Making Niçoise-Style Rare Tuna Sandwich
I opted to make an aioli (garlic mayonnaise) with anchovy, roasted garlic, and a bit of lemon zest
because this is MY blog. Relax! I will give you some shortcuts so this doesn’t become a time suck, and you still enjoy an amazing sandwich.
However, if it’s Saturday afternoon, and you’re dying to spend time in the kitchen, try making your own tapenade and/or aioli. I’ve made this tapenade and this anchovy aioli often, and love both recipes!
If you wish to choose one or the other, I’d choose making the tapenade. It goes together so quickly, and beats commercially prepared “hands down.”
Tips and Tricks for Making Niçoise-Style Rare Tuna Sandwich
- Buy and thaw vacuum-seaked tuna steaks for quick and easy grilling and slicing.
- Use a good quality commercial black olive tapenade if you don’t want to take the time to make your own!
- Try this Roasted Garlic Aioli if homemade is not an option – neither the time nor the desire?
- Use beautiful heirloom tomatoes and fresh eggs if possible…
- If you’re using commercial tapenade that does not contain anchovies (and you love them like we do!), rub the bread with anchovies prior to grilling to get that umami salty flavor!
So, choose your strategy – prepared tapenade and embellished mayo, homemade tapenade and embellished mayo, or go for it, and make both! Isn’t it great to have options?
Searing the tuna, grilling the rolls, and basting an egg takes minutes. The night I shot these
lovely photos, I had plenty of tapenade and aioli left from an earlier trial run, and I literally had these amazing sandwiches ready in 15 minutes! What are you waiting for?
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- 8 oz thick tuna steaks, *see notes
- sea salt and pepper
- 2 sandwich rolls, split
- 1 tbsp olive oil
- butter lettuce, or other leaf lettuce
- tomato, sliced
- black olive tapenade
- roasted garlic aioli
- 2 eggs
- Preheat grill to medium high heat.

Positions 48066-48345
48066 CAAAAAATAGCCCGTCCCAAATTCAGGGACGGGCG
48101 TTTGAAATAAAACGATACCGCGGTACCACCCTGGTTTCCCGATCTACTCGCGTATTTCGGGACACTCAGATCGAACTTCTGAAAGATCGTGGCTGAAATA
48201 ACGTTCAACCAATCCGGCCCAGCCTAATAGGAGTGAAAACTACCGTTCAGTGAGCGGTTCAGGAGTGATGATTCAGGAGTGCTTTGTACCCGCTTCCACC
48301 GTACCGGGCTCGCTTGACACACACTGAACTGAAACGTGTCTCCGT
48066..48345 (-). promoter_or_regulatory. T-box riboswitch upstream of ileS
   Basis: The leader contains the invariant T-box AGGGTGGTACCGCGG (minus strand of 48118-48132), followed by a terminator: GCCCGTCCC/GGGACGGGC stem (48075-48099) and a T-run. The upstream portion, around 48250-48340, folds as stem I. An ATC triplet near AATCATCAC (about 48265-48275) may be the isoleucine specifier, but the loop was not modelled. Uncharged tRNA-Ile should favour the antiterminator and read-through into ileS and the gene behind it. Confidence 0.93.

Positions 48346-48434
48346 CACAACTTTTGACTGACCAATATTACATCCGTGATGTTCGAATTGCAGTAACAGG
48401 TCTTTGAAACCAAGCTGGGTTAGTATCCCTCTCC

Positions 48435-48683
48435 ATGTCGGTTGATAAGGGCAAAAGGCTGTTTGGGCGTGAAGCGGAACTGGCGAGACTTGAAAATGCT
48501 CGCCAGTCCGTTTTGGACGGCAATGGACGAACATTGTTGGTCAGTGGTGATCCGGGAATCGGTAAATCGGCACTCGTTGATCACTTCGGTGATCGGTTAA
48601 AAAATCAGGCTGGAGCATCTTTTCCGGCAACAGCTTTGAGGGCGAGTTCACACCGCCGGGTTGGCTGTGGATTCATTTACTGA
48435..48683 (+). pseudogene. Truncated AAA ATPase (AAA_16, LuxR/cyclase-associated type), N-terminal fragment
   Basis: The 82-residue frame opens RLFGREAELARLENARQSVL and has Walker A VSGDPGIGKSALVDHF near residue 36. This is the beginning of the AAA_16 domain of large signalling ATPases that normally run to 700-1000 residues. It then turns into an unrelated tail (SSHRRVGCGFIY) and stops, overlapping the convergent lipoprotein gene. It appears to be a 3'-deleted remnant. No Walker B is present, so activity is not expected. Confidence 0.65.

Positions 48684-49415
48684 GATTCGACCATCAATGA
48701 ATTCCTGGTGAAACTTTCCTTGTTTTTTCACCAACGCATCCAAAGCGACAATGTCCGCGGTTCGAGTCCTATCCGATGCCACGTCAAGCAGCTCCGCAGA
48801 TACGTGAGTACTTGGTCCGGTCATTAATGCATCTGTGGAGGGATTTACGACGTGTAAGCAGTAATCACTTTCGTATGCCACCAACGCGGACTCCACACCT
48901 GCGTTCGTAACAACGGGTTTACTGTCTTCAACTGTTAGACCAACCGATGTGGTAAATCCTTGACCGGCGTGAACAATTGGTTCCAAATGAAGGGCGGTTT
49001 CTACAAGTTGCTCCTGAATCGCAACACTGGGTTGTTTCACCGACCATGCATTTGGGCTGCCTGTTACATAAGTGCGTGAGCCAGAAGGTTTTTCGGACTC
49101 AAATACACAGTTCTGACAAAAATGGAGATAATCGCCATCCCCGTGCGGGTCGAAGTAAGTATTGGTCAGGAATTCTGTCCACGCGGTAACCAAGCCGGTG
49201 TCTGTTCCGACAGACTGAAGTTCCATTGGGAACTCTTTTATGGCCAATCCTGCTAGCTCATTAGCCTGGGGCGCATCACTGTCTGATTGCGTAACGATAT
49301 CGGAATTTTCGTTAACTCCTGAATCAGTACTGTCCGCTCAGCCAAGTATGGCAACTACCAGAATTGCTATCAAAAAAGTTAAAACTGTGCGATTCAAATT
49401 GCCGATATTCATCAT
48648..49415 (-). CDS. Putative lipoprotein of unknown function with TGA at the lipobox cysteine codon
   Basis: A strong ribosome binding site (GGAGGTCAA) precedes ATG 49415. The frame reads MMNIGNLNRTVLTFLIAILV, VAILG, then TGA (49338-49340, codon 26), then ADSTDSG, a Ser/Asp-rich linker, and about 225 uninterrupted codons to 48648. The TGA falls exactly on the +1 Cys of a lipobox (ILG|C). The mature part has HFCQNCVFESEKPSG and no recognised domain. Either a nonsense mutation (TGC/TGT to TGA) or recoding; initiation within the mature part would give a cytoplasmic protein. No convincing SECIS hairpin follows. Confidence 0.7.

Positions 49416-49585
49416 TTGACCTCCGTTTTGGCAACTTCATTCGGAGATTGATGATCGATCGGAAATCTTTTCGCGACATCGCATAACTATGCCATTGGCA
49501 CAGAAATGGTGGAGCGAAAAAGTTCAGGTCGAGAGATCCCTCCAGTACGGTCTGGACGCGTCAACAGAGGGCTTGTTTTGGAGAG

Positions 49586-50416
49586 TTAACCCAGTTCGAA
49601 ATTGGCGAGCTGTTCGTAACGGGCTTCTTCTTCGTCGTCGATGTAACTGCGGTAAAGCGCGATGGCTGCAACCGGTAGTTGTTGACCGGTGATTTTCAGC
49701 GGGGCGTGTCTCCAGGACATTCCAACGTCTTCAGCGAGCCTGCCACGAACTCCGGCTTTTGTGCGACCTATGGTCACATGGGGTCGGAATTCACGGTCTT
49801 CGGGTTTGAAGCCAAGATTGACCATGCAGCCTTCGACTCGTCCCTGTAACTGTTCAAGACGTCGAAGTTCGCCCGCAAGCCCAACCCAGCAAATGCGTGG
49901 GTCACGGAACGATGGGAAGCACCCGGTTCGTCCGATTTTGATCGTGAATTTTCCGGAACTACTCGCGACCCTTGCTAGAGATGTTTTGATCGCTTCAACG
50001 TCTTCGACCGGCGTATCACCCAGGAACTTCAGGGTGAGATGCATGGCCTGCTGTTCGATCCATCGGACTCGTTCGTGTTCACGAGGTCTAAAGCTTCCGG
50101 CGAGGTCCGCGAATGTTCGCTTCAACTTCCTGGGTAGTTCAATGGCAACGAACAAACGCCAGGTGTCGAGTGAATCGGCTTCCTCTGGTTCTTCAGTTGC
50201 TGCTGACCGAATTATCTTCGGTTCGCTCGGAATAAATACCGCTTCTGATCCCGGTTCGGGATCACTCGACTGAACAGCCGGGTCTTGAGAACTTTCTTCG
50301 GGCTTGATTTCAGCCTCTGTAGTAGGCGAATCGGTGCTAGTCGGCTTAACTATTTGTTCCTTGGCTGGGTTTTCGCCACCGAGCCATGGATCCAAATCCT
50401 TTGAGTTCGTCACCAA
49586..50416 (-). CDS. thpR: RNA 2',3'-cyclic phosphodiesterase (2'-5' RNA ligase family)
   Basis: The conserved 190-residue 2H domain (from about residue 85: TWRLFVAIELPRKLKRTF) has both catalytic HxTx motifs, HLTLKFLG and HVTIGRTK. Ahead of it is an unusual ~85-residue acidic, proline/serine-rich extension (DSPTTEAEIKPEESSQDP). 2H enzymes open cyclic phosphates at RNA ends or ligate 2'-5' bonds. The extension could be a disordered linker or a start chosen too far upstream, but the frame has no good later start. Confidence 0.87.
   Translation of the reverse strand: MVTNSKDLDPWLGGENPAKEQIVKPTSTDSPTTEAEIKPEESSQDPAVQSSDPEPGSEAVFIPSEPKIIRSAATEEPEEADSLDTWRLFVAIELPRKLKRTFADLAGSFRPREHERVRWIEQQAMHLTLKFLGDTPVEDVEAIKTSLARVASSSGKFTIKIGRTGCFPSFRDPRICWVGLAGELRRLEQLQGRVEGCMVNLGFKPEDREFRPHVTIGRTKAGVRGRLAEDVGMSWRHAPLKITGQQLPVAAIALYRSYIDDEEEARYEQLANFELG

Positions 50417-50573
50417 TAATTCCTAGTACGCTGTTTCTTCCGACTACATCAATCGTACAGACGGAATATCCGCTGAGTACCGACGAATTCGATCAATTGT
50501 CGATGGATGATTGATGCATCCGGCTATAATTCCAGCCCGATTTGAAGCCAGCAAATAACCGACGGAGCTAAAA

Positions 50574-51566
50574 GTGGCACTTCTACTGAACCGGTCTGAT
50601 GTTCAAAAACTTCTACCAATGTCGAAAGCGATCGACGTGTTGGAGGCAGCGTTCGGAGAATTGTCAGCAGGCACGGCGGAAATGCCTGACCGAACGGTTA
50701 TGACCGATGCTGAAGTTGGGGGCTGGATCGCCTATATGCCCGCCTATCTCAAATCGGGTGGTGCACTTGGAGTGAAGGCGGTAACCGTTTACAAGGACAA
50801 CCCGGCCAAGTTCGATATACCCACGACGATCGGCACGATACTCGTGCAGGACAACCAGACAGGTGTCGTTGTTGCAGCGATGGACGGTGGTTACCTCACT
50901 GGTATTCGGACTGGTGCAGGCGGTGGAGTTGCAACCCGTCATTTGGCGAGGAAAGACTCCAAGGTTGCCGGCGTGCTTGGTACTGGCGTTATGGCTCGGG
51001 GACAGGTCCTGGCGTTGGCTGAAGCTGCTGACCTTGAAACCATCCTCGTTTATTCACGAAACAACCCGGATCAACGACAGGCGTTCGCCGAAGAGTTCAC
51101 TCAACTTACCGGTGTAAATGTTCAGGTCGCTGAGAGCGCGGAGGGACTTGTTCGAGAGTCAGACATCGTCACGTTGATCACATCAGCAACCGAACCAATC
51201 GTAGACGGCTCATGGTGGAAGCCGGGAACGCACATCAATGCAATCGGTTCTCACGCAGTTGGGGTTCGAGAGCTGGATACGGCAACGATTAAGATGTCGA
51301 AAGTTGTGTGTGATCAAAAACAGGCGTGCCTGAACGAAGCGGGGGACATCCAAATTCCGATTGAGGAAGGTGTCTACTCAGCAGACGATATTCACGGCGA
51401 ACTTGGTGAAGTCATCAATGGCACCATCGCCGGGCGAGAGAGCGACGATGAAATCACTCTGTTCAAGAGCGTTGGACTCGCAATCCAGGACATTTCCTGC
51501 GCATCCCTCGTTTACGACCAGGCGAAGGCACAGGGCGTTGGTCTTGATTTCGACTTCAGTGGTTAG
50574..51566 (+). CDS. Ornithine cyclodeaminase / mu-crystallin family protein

- Rinse and pat dry the tuna steaks. Sprinkle with sea salt and pepper.
- Brush the cut side of the rolls with a bit of olive oil (if desired).
- Sear the tuna as desired. We obviously like rare! Grill the rolls, taking care to not burn them.
- Slice the tuna and tomato, and tear off a couple of nice sized lettuce leaves.
- Cook the eggs to your preference. We baste the eggs to medium (not runny yolk).
- To assemble: Spread tapenade on lower bun, top with the sliced tuna. Layer lettuce, tomato, and cooked egg over top. Last, add the top bun smeared with aioli. Enjoy!
The "total" time of 15 minutes includes time to prep the tuna and rolls for the grill, slice a tomato, tear some lettuce, and then cook the egg and get after the grill. It does not include making the tapenade and/or aioli. Making tapenade takes me only about 10 minutes, and the aioli, about 15. Still not bad!
I buy tuna steaks in vacuum sealed portions, and 1 is nearly enough for 2 sandwiches. I cook both tuna steaks, and slice it all. The leftovers are wonderful in a salad for lunch the next day!
Macronutrients (approximation from MyFitnessPal): 385 calories; 36 g protein; 23 g carbohydrates; 15 g fat. For macros, I used 1 French foll (200 calories), 4 ounces tuna, 1 tablespoon tapenade, 1 tablespoon aioli, tomato, lettuce, and 1 basted egg cooked in cooking spray (not oil or fat).
Serving Size:2 Servings
Amount Per Serving: Calories: 385